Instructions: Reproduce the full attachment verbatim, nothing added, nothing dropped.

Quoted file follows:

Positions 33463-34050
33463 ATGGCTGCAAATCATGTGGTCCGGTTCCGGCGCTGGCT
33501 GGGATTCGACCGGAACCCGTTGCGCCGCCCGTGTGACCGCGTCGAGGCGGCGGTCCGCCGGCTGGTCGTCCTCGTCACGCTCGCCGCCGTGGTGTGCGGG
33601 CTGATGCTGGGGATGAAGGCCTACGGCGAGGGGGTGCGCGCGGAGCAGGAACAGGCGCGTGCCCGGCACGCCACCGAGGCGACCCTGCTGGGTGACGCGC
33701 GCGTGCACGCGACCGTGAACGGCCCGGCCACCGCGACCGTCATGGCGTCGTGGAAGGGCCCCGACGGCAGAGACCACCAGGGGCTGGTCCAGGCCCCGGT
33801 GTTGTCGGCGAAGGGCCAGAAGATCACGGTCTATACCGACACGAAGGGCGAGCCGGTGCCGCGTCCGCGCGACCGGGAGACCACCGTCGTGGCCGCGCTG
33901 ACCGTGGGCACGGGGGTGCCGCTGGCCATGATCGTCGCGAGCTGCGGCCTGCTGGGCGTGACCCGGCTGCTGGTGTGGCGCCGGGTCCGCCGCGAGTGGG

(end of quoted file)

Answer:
Positions 33463-34050
33463 ATGGCTGCAAATCATGTGGTCCGGTTCCGGCGCTGGCT
33501 GGGATTCGACCGGAACCCGTTGCGCCGCCCGTGTGACCGCGTCGAGGCGGCGGTCCGCCGGCTGGTCGTCCTCGTCACGCTCGCCGCCGTGGTGTGCGGG
33601 CTGATGCTGGGGATGAAGGCCTACGGCGAGGGGGTGCGCGCGGAGCAGGAACAGGCGCGTGCCCGGCACGCCACCGAGGCGACCCTGCTGGGTGACGCGC
33701 GCGTGCACGCGACCGTGAACGGCCCGGCCACCGCGACCGTCATGGCGTCGTGGAAGGGCCCCGACGGCAGAGACCACCAGGGGCTGGTCCAGGCCCCGGT
33801 GTTGTCGGCGAAGGGCCAGAAGATCACGGTCTATACCGACACGAAGGGCGAGCCGGTGCCGCGTCCGCGCGACCGGGAGACCACCGTCGTGGCCGCGCTG
33901 ACCGTGGGCACGGGGGTGCCGCTGGCCATGATCGTCGCGAGCTGCGGCCTGCTGGGCGTGACCCGGCTGCTGGTGTGGCGCCGGGTCCGCCGCGAGTGGG